Invasion history and ecology of the environmental weed balloon vine, Cardiospermum grandiflorum Swartz, in Australia

Scott P. CarrollA,B, Michael MathiesonC and Jenella E. LoyeA,B

A Department of Entomology, University of California, Davis, CA 95616, USA.

B Department of Zoology and Entomology, University of Queensland, St. Lucia, Queensland 4072, Australia.

C Environmental Protection Agency, Wildlife Ecology Unit, 80 Meiers Road, Indooroopilly, Queensland 4068, Australia.


Abstract

The tropical American balloon vine, Cardiospermum grandiflorum, is declared as an environmental weed throughout Queensland and in many districts of New South Wales. Using Australian herbarium records we documented its introduction and spread, mapped its invasion, described its habitats, and documented its shift from domestic to natural environs and from garden plant to recognized threat. Balloon vine was introduced into Sydney, northeastern New South Wales and southeastern Queensland in the 1920s and 30s from unknown sources. Range expansion was relatively slow until the 1960s, and major increments have occurred in the past 15 years. It was collected near Adelaide in the 1980s, and Perth in the 1990s. Naturalization is evident in some of the earliest collections. Local eradication efforts occurred as early as 1935, and its weed status was recognized in some regions by the 1960s. It grows on a diversity of soil types and is particularly abundant in riparian corridors, where it may cover other vegetation in uninterrupted stands kilometres in length. Much of its inland spread is along watercourses.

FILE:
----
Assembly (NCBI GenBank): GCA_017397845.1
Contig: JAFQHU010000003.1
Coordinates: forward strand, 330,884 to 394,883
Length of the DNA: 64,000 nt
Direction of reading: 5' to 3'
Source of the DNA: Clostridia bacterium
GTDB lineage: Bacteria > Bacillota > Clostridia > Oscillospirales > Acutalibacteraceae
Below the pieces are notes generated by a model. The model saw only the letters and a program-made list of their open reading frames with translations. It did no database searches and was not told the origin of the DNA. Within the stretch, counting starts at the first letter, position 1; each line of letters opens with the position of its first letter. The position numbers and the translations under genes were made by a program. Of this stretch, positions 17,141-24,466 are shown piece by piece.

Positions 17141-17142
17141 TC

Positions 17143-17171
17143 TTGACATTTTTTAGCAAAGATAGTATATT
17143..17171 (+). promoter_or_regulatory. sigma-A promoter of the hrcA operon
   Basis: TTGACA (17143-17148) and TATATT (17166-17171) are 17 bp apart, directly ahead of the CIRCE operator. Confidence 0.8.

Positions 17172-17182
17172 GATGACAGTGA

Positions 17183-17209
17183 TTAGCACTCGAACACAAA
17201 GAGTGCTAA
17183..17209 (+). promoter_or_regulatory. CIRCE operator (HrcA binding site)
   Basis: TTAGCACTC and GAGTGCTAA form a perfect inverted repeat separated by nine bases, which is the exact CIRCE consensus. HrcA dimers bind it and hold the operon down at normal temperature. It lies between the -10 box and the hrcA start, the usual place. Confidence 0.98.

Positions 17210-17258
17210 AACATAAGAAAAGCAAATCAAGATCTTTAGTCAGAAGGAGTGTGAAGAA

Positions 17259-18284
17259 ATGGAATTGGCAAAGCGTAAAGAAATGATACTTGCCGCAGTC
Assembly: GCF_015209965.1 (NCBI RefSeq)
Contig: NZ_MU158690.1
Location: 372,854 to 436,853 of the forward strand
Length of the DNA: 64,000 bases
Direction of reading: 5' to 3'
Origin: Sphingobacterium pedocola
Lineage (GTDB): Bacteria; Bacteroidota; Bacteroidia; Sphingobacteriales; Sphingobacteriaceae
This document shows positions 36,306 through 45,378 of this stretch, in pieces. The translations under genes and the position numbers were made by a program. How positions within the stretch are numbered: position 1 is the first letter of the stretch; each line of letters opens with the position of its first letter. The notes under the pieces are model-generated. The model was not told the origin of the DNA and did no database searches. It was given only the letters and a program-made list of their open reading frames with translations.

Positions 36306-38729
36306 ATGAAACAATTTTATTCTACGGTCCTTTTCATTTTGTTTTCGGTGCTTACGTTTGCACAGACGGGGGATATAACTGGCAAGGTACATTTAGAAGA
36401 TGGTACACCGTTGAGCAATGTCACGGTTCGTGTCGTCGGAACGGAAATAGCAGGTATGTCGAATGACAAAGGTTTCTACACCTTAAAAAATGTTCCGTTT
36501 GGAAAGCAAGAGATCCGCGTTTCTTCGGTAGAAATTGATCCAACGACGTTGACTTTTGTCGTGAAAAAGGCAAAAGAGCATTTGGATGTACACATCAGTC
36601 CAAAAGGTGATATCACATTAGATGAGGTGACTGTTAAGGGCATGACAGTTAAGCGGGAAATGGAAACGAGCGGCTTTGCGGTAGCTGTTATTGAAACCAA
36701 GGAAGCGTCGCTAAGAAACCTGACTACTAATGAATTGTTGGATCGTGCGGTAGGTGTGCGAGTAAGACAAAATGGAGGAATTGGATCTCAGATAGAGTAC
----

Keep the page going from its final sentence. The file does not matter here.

Key words: alien, balloon vine, ecology, exotic species, history, naturalized, plant invasion, Sapindaceae, weed.

 

Plant Protection Quarterly (2005) 20 (4) 140-144.